BAE Systems to build undersea navigation without GPS for unmanned underwater vehicles (UUVs)
ARLINGTON, Va., 15 June 2016. BAE Systems engineers are developing an experimental GPS-like undersea navigation system to enable manned submarines and unmanned underwater vehicles (UUVs) to navigate accurately with sonar beacons instead of inertial measurement units (IMUs) or with Global Positioning System (GPS) satellite navigation.
Officials of the U.S. Defense Advanced Research Projects Agency (DARPA) in Arlington, Va., have chosen the BAE Systems sensor processing and exploitation group in Merrimack, N.H., for the Positioning System for Deep Ocean Navigation (POSYDON), program, BAE officials say.
The DARPA POSYDON program aims to develop an undersea navigation system to enhance the U.S. Navy’s ability to provide precise, global positioning throughout the ocean basins while remaining below the ocean’s surface, BAE officials say. The value of the contract was not released.
POSYDON seeks to develop undersea navigation capability that enables submerged UUVs and submarines to navigate over long periods and long ranges without surfacing for a GPS fix to fine-tune their positioning.
Today's UUVs typically must surface for a GPS fix periodically to update their inertial navigation systems. Any time a submerged vessel surfaces it risks detection. POSYDON also can help assure accurate navigation when GPS signals are not available or jammed by the enemy.
A BAE Systems team will create a positioning, navigation, and timing system designed to enable vehicles to remain under water by using multiple, integrated, long-range acoustic sources at fixed locations around the oceans.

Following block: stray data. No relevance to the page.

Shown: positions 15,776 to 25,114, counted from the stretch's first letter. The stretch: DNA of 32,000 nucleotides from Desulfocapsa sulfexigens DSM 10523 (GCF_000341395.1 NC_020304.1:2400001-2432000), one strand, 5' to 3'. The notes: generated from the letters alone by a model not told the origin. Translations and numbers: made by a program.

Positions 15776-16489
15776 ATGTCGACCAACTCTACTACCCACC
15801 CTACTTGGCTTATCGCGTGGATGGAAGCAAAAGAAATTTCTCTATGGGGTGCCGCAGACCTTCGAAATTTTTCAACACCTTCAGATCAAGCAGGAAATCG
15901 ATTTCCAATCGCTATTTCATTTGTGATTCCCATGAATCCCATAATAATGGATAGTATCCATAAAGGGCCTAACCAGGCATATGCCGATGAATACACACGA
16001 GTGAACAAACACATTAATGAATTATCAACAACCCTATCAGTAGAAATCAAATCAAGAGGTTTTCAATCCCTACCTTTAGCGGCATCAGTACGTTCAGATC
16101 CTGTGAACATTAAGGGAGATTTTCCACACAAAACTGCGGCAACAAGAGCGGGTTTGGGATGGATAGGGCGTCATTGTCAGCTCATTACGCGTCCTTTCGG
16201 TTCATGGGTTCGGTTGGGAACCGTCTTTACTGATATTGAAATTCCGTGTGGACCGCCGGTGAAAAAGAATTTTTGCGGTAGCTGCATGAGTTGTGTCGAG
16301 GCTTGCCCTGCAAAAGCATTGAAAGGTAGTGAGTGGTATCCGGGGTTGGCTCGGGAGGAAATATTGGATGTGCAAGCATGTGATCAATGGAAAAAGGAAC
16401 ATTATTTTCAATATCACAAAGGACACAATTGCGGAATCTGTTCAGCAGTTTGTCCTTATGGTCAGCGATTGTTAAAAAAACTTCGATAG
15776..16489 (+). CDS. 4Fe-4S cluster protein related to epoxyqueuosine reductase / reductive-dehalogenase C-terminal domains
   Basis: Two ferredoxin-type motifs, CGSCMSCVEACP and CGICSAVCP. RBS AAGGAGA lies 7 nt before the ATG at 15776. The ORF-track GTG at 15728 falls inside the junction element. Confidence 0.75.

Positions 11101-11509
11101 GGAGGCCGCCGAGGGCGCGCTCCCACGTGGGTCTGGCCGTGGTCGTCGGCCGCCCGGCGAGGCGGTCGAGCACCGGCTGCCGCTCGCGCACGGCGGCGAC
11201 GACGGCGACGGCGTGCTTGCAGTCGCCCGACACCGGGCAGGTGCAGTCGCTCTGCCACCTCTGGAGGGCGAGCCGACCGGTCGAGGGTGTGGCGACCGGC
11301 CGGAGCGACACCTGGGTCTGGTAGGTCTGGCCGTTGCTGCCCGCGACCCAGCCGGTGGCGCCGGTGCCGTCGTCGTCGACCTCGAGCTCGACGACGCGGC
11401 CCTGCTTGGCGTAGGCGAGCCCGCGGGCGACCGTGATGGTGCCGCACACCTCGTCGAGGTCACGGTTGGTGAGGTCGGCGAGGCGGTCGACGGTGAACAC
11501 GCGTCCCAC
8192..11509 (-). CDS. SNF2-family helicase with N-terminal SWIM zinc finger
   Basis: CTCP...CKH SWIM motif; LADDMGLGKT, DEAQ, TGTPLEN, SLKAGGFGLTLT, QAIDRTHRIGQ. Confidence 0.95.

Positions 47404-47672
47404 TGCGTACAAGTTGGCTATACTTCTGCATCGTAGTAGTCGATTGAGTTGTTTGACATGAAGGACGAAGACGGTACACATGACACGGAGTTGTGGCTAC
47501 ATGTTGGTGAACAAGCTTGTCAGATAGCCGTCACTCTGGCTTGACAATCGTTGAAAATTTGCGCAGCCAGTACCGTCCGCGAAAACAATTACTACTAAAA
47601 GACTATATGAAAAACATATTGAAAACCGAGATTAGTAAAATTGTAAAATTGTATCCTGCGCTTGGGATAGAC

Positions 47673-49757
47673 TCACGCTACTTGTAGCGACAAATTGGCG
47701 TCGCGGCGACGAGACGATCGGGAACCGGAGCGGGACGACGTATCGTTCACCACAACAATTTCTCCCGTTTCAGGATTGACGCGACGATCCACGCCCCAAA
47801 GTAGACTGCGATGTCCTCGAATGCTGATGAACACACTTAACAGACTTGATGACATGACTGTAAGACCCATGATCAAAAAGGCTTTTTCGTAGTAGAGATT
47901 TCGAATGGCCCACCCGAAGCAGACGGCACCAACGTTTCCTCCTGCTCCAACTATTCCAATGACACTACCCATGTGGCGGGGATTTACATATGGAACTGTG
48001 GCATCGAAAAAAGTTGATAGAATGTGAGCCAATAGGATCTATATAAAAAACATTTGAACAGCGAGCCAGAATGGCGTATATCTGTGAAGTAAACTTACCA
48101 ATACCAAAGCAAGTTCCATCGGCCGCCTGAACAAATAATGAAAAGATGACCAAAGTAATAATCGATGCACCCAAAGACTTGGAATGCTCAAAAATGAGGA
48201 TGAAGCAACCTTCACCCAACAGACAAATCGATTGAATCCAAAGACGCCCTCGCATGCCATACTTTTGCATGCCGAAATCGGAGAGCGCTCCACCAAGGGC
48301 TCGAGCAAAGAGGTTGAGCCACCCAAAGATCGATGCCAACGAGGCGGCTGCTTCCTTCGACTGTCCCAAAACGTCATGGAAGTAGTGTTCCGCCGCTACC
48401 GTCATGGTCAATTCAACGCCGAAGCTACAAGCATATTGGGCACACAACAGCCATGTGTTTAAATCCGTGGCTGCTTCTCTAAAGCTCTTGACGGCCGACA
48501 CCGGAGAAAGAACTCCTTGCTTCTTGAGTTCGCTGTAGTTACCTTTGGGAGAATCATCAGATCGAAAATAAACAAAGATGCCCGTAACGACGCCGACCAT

BAE systems engineers also will develop the vehicle instrumentation necessary to capture and process acoustic signals for accurate navigation, company officials say. Other members of the BAE Systems POSYDON team are the University of Washington, the Massachusetts Institute of Technology, and the University of Texas at Austin.
POSYDON seeks to develop an undersea system that provides omnipresent, robust positioning, navigation, and timing independently of GPS and inertial navigation, DARPA officials say.
The central problem revolves around the inability of GPS satellite signals to penetrate through water. Inertial measurement units, while effective, lose their accuracy over time.
Instead, a small number of acoustic beacons at known fixed positions around an ocean basin can help manned and unmanned submersibles calculate the absolute range to several source signals to obtain continuous, accurate positioning without surfacing.
POSYDON seeks to eliminate the need for expensive IMU and velocity sensors. Host vehicles of interest to the POSYDON program include UUVs of all types, although DARPA also encourages solutions that other undersea vehicles and systems could use.
DARPA researchers are interested in positioning, navigation, and timing technologies that are available for the deep ocean, over continental shelves, and in shallow coastal waters and harbors, while being immune-by-design to attempts to jam or disrupt its navigational capabilities.
POSYDON will involve acoustic measurement modeling, acoustic source and waveforms, at-sea data collection and demonstration, and optional adjunct technologies.
Acoustic measurement modeling involves underwater acoustic signal propagation channels that can overcome challenges in time-varying multipath propagation and multipath delay; Doppler spread due to vessel motion relative to the acoustic source(s) and ocean environment; bandwidth-limited signals; and convergence zones.
Acoustic source and waveforms involves finding an acoustic source and determine the number, location, and depth of the sources for basin-scale coverage. At-sea data collection and demonstration, meanwhile, involves at-sea data collection to validate acoustic measurement modeling and acoustic source and waveforms.
Adjunct technologies could involve stand-alone positioning, navigation, and timing solutions that involve other kinds of component, processing, or modeling approaches.